Note that this allows for a variable length header terminated by a carriage return, with the header consisting of two numbers - one is a sequence number, the other is a length. Both are expressed as strings and are expected to be parsed. The data is passed through unchanged by the Framer.

Chunking is essentially the same process. The chunker simply takes data (usually frames, but it doesn't not require frames), does the following:

  • Inserts a restart marker - defaulting to "XXXXXXXXXXXXXXXXXXXXXXXX" (24 'X' characters) into the data stream. The marker is considered to precede a data chunk, hence for a specific data stream it will start with this marker, but not terminate with it.
  • The contents of chunks (ie the original data stream) is escaped such that the restart marker cannot exist accidentally. The approach taken is as follows:
    • Escape any % charcter as %25 before performing any other escaping
    • For every character in the restart marker
      • Ensure that every occurance of that character is replaced by a hexademical representation of the ordinal value of that character, preceded by a % character. For example, "hello" would be represent as %68%65%6c%6c%6f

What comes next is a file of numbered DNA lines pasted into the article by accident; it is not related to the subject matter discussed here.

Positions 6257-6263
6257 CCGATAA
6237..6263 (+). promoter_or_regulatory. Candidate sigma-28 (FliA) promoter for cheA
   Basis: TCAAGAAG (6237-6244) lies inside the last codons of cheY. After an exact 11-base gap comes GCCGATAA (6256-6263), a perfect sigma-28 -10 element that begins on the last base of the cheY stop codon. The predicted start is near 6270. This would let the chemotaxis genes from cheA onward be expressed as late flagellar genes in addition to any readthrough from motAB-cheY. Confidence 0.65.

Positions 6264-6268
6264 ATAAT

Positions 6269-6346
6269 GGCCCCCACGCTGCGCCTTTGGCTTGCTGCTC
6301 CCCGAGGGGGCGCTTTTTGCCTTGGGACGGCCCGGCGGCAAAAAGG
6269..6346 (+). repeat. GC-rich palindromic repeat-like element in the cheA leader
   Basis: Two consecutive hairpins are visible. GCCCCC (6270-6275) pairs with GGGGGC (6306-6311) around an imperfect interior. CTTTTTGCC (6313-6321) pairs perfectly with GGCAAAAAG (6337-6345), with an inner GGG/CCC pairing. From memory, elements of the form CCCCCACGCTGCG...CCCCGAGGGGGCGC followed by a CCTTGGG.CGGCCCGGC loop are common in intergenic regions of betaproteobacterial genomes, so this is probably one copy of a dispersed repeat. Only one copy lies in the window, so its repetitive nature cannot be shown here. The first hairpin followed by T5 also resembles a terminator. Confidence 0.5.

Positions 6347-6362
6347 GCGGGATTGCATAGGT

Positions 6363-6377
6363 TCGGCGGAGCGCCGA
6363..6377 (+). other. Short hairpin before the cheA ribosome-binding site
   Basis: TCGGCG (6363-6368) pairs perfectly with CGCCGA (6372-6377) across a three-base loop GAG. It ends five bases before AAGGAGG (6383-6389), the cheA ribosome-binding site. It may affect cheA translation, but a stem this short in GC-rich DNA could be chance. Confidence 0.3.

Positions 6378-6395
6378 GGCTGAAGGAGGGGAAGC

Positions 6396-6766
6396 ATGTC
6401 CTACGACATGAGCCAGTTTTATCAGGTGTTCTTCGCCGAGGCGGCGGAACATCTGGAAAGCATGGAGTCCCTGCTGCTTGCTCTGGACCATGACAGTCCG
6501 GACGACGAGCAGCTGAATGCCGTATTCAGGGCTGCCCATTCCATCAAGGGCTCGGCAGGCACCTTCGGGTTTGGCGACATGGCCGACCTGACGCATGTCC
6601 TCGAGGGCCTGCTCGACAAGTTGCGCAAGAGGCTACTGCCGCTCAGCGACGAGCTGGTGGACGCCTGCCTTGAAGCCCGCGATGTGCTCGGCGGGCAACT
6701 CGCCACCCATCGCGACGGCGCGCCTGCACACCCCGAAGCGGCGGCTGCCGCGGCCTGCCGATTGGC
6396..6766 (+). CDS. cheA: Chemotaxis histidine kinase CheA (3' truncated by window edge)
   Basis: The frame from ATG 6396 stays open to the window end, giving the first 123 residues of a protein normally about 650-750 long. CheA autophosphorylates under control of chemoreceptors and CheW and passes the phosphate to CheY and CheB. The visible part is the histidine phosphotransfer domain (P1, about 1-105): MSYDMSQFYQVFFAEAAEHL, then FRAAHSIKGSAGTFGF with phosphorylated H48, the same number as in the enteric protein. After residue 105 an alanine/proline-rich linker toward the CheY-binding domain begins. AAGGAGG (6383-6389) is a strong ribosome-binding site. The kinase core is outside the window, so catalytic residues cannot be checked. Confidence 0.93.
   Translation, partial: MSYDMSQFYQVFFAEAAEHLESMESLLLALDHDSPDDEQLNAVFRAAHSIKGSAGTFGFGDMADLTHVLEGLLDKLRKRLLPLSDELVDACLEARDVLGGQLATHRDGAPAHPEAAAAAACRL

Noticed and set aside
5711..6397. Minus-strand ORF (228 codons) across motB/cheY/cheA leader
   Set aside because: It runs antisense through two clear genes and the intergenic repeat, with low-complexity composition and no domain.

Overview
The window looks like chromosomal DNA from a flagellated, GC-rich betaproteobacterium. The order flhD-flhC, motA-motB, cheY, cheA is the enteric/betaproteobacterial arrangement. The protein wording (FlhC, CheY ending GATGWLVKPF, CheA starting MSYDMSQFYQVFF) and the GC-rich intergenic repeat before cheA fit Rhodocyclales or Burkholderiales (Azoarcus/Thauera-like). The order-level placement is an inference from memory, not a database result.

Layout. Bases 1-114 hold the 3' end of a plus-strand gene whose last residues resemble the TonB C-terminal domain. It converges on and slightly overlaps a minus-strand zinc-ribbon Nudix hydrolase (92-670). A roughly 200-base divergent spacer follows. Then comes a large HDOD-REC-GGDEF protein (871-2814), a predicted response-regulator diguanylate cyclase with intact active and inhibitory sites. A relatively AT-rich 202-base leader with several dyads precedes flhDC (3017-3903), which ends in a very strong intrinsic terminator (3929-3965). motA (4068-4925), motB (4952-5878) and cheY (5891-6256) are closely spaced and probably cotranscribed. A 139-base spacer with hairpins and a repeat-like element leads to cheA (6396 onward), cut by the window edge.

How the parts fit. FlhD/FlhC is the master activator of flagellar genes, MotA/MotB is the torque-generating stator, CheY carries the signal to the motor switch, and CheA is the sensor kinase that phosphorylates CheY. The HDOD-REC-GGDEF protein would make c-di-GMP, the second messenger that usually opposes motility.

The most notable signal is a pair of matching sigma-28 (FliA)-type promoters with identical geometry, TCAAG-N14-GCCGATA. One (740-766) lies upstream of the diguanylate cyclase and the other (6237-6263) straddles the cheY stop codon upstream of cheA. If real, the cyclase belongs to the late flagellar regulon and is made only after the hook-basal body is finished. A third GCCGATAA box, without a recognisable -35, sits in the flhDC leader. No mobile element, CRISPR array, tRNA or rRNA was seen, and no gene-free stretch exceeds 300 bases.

• Unescaping follows the same approach, but in reverse order.

Implementation

Initial implementation was by Tom Gibson, a vacation trainee at BBC R&D during the Summer of 2005. The robustness of the algorithm was subsequently increased by Michael, up to the limits described above.

The implementation can be found in the following files & components:

  • Kamaelia.Protocol.SimpleReliableMulticast:
    • Annotator
    • RecoverOrder
    • Two component factories:
      • SRM_Sender
      • SRM_Receiver

  • Kamaelia.Protocol.Framing:
    • Framer
    • DeFramer
    • DataChunker
    • DataDeChunker
    • Also : SimpleFrame, though this will probably move to Kamaelia.Data due to being data used in the system, but not being a component

  • Kamaelia.Data.Escape - contains two functions used by DataChunker& DataDeChunker:
    • escape(message,substring = None) (substring is the restart message from the DataChunker's perspective)
    • unescape(message,substring = None)

Boundary Issues

  • Do not try and make the restart marker or sync message include a % symbol. This is untested, and will probably break, eventually if not immediately
  • The DeChunker maintains a buffer, which can be flushed
  • The Re-Ordering code maintains a buffer which can be flushed
  • Since the SRM_Reciever wrapper does not provide access to these, you will need to build your own version of the SRM Reciever pipeline if you need this functionality. (But as can be seen from above this should be simple to do)

Relationship to Other Reliable Multicast Work

Making multicast reliable is not a new idea. This protocol is simply designed to be "the simplest thing that can possibly work", and that's it. Essentially it's provided to allow a basis for testing other reliable multicast delivery systems, and to show how they can be layered into existing pipelines with relative ease. It is of course immediately useful in it's own right.